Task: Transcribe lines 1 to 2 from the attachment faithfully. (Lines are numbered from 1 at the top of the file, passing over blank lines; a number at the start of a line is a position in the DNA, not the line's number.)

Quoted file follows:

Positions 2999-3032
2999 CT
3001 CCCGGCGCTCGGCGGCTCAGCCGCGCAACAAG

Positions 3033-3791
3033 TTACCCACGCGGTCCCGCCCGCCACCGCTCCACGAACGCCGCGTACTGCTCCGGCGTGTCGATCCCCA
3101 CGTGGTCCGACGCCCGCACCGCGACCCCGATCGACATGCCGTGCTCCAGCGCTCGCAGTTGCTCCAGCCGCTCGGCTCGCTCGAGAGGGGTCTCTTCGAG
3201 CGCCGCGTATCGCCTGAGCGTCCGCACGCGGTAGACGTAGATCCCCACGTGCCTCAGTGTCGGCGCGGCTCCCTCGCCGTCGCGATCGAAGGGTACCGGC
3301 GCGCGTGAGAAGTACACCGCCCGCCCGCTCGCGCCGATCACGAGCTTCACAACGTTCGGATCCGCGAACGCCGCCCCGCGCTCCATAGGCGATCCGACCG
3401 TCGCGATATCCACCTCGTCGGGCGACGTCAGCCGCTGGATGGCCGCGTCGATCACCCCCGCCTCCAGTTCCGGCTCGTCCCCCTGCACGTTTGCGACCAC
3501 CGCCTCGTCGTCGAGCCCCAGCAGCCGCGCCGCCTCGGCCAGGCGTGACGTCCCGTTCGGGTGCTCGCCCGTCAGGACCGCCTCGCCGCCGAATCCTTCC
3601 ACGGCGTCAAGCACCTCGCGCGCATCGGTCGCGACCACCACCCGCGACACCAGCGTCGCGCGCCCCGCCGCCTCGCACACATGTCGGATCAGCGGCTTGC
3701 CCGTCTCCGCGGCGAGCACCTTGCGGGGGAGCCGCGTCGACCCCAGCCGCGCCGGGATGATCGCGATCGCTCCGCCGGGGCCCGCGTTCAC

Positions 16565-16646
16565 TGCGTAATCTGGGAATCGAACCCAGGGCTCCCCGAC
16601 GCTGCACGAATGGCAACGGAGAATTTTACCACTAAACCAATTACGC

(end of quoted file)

Positions 2999-3032
2999 CT